Many adult Christians have been blessed by making their own declaration of faith in Christ during a second baptism, although we have no direct biblical mandate that would require a person to be baptized into Christ more than once in their lifetime.  Nevertheless, we do find a clear account of salvation prior to water baptism in the salvation of Cornelius.  After responding to Peter’s preaching, Cornelius and the people gathered at his house were then baptized after the fact.
“Can anyone forbid water, that these should not be baptized who have received the Holy Spirit just as we have?”  Acts 10:47 - [end excerpt from Foundations of the Faith]

My Personal Experience

I was baptized in water as an adult, thinking that I was joining the body of Christ. At the time of this first baptism, I had know idea who Jesus was, or that I was a sinner. One day, while I was driving on a road trip and listening to someone's personal testimony, I believed upon Jesus Christ for salvation. Immediately I was changed, filled with the Holy Spirit - and I knew that my sins were forgiven. About a year later I was baptized in water in obedience to Christ and as a public confession of my faith. NEITHER of these baptisms saved me nor accomplished any further forgiveness of my sins beyond the forgiveness had I received when I believed on the finished work of Jesus Christ.

 

The Theological Problem with Infant Baptism

 

Even Anglicans acknowledge that infant baptism is sign rather than an act of salvation, and yet they honor it as a tradition.

 

Articles of Religion (39 Articles)
As established by the Bishops, the Clergy, and the Laity of the Protestant Episcopal Church in the United States of America, in Convention, on the twelfth day of September, in the Year of our Lord, 1801.

XXVII. Of Baptism.
"Baptism is not only a sign of profession, and mark of difference, whereby Christian men are discerned from others that be not christened, but it is also a sign of Regeneration or New-Birth, whereby, as by an instrument, they that receive Baptism rightly are grafted into the Church; the promises of the forgiveness of sin, and of our adoption to be the sons of God by the Holy Ghost, are visibly signed and sealed, Faith is confirmed, and Grace increased by virtue of prayer unto God.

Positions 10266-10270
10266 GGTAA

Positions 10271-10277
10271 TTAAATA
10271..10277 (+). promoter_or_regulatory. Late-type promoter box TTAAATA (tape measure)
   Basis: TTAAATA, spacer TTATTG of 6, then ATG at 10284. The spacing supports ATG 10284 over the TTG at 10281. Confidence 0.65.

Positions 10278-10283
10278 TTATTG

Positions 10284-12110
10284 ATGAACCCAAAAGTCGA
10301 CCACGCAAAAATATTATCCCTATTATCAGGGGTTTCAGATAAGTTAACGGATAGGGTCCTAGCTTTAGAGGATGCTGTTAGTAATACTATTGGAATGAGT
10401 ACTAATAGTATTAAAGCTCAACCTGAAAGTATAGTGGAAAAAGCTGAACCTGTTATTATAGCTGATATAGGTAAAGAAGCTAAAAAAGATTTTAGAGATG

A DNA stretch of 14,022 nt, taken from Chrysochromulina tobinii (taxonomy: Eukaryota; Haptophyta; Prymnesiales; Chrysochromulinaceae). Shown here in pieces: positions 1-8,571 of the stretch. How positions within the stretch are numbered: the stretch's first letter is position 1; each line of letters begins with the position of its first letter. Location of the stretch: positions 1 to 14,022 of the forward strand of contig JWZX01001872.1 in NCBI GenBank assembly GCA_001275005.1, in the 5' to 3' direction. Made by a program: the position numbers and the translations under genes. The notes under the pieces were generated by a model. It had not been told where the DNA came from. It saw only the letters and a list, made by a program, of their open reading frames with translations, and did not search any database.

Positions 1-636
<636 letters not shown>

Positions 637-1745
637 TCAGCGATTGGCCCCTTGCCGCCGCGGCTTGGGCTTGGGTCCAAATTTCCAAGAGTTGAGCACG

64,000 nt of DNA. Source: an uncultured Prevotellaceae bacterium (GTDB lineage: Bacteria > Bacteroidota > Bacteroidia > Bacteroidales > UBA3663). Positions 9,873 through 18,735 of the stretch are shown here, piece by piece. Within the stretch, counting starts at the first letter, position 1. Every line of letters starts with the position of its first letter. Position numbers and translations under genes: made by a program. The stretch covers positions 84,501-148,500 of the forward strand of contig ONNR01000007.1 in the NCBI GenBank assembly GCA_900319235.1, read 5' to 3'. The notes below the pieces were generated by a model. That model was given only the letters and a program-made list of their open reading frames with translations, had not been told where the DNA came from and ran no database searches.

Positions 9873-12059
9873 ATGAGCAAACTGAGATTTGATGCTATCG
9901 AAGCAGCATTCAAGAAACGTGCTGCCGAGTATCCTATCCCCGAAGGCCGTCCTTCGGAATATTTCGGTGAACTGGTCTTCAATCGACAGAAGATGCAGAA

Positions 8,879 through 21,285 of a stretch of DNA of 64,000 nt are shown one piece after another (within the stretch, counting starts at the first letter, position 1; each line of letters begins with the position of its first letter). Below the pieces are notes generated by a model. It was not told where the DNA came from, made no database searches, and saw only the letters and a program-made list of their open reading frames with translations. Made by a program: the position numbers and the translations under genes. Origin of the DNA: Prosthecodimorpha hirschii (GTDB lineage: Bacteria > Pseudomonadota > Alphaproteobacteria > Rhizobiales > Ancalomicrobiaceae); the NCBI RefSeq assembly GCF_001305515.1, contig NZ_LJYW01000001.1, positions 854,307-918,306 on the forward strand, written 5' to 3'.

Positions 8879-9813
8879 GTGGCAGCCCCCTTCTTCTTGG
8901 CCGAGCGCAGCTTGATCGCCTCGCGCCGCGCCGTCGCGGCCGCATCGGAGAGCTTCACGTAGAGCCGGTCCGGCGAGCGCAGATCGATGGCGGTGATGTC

The Baptism of young Children is in any wise to be retained in the Church, as most agreeable with the institution of Christ."

The question remains, where did Christ "institute" the baptism of children in the Bible? Show us the verse!

 

Infant baptism remains the right of each parent. But the problem raised by the practice is, "How is one saved from their sins?" By personal faith, or by ritual? And shouldn't the same discernment of the body and blood by required at baptism as it is at the sacrament of Eucharist? And is there a danger that the infant, once baptized, might neglect the importance of personal faith?

Can the teachings leading to confirmation take the place of the convicting power of the Holy Spirit in revealing the wrath of God from heaven against all ungodliness and unrighteousness of men? And mightn't this quandary be a contributing cause of the "nominal church?"

Return to Tradition

Most likely because of the "diversity" of doctrine in today's Protestant churches, some ministers are returning to the traditions of the Early Church Fathers, instead of remaining steadfast in the teachings of the Apostles. They are teaching as doctrines the commandments of men. But heretical church leaders abounded even before the New Testament was written. In fact, Paul, Peter, John, James, and Jude had to address the errors within the church as they were writing their epistles.

Teach the Word - Not the Gospel of the Fathers

"As you therefore have received Christ Jesus the Lord, so walk in Him, rooted and built up in Him and established in the faith, as you have been taught, abounding in it with thanksgiving.

Beware lest anyone cheat you through philosophy and empty deceit, according to the tradition of men, according to the basic principles of the world, and not according to Christ. For in Him dwells all the fullness of the Godhead bodily; and you are complete in Him, who is the head of all principality and power." Colossians 2:6-10